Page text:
Confirmation is one of the least understood sacraments of the Church. The best way to understand Confirmation is to look at Baptism. Originally the three Sacraments of Initiation -- Baptism, Confirmation and Eucharist (in that order) -- were conferred by the Bishop at the Easter Vigil. They formed one rite. Most persons entering the Christian community were adults during the first three centuries of the Church. They were cleansed in the water of Baptism, empowered by the Spirit and celebrated at the Eucharistic table with the community.
By the Fourth Century infant Baptism was the norm and the Latin Rite Church separated the three sacraments. Priests baptized, but bishops confirmed and there was often a delay before Confirmation could take place. The Eastern Rites of the Catholic Church still maintain the unity of the three sacraments to this day and all are conferred on an infant at one time.
In the twentieth century, Pope Pius X broke the original sequence by introducing the practice of children receiving the Eucharist at age seven.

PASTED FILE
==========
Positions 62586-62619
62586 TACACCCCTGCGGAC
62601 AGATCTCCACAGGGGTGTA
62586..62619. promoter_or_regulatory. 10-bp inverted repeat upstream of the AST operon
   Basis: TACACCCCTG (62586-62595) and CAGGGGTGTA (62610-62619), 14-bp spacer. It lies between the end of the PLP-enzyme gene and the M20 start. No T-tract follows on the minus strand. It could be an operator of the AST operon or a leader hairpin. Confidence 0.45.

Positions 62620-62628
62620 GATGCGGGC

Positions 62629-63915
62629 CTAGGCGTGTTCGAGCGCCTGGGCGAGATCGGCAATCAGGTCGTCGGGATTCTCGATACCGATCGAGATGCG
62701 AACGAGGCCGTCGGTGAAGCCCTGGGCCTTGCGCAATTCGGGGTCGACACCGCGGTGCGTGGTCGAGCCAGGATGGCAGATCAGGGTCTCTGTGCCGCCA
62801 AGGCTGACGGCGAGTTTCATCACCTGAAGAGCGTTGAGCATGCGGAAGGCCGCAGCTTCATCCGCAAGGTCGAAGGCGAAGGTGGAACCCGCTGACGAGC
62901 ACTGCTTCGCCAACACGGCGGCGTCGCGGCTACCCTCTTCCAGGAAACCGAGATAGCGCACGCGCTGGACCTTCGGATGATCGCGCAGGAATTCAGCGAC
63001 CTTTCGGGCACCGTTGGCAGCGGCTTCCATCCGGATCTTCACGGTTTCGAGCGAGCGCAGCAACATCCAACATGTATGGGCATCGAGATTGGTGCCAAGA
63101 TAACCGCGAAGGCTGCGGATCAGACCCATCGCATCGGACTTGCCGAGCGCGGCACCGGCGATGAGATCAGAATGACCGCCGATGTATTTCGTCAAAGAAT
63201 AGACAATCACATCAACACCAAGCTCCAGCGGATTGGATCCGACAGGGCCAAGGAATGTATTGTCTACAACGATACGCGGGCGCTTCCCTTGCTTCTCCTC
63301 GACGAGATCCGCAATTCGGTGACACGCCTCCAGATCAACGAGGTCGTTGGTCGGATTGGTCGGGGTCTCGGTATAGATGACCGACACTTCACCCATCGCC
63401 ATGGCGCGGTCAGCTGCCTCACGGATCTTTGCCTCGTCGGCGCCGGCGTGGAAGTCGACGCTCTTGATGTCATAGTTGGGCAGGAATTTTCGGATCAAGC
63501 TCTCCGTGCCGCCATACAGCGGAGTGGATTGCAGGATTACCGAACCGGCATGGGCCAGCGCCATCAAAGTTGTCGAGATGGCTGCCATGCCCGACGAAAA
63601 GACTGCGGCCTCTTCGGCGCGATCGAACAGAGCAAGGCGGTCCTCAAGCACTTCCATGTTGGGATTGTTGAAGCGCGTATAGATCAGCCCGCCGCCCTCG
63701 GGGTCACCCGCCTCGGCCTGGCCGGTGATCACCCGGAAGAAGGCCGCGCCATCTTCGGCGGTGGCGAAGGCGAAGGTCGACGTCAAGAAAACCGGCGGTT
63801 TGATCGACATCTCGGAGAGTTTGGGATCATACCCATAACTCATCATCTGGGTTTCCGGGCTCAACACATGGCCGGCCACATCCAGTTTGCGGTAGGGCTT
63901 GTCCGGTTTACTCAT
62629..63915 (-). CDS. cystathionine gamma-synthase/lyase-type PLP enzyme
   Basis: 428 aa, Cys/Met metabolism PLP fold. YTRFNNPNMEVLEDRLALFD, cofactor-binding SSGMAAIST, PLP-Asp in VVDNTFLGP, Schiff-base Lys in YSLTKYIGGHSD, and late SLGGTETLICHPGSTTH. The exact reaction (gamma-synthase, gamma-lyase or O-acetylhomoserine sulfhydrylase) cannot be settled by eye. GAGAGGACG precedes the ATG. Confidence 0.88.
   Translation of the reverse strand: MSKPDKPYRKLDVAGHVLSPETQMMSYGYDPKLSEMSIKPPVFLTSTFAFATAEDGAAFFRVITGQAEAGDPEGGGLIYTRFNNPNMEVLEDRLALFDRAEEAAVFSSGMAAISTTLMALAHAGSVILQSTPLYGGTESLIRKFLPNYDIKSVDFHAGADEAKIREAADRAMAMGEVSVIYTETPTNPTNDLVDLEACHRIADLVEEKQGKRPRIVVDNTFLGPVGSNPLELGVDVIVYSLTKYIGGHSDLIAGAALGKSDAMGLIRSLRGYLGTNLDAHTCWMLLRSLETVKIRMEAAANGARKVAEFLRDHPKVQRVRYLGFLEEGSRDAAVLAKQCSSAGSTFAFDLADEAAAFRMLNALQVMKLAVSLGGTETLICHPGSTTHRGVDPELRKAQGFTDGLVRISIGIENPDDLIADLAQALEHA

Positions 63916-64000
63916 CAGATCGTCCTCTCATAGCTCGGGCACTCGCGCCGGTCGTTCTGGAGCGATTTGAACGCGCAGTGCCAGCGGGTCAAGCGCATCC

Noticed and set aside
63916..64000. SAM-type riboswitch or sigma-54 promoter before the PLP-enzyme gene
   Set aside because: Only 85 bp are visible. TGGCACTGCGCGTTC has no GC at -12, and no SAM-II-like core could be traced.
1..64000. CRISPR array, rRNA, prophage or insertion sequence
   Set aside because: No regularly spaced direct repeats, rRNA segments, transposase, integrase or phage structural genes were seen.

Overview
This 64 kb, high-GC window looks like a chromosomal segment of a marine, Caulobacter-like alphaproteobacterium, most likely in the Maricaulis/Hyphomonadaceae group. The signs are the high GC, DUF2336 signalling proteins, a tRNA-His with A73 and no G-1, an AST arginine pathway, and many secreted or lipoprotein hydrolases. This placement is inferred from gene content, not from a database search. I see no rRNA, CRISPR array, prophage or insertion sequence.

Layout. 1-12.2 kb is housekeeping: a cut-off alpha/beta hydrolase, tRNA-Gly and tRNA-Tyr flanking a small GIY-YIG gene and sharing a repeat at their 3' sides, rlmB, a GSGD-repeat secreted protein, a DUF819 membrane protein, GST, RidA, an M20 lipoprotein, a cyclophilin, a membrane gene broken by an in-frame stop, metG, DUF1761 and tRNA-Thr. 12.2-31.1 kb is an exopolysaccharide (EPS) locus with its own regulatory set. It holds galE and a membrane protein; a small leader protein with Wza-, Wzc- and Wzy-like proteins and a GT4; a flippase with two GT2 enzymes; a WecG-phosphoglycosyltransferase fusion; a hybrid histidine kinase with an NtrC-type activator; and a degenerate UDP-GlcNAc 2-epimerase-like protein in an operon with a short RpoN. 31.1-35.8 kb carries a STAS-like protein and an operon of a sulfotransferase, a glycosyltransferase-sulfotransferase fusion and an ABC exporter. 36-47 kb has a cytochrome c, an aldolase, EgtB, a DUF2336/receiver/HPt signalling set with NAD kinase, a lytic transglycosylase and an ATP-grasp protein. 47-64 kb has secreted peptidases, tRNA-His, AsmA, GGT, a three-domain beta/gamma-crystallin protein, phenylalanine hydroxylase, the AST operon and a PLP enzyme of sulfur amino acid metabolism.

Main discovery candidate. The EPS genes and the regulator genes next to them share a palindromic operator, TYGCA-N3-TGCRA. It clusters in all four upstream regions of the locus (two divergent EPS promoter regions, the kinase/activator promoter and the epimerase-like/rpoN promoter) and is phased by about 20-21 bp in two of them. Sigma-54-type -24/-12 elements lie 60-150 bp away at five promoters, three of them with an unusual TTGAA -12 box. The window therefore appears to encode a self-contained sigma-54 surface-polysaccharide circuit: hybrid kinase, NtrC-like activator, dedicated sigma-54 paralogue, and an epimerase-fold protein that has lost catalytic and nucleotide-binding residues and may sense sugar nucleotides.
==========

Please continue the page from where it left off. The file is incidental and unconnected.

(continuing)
Sacraments are often seen as a personal interaction with God. We must not forget that they are also a celebration of the community. “The sacrament of Confirmation is not and ‘on-demand’ appearance of the Holy Spirit separated from the other activities of the Spirit in people’s lives,” according to the Archdiocesan directives on Confirmation.
It is the sacrament that confirms the action of God at Baptism. It is the “completion” of Baptism, the time to incorporate the candidate into the Eucharistic community – a community that should involve itself in the formation of these candidates.
When we prepare our young people for Confirmation we need
to do the following as a community:
1. Offer instruction in the Sacraments of Initiation, the mission and ministry of the Church;
2. Help a person reflect on his or her relationship with God and the Christian community;
3. Provide opportunities for continued growth through prayer and the liturgy of the Church;
4. Help them understand the call to service and participation.
When we celebrate the sacrament itself, the focus is not on the candidates, but on
Confirmation is the celebration of a rite that symbolically expresses a process that is already going on in the community.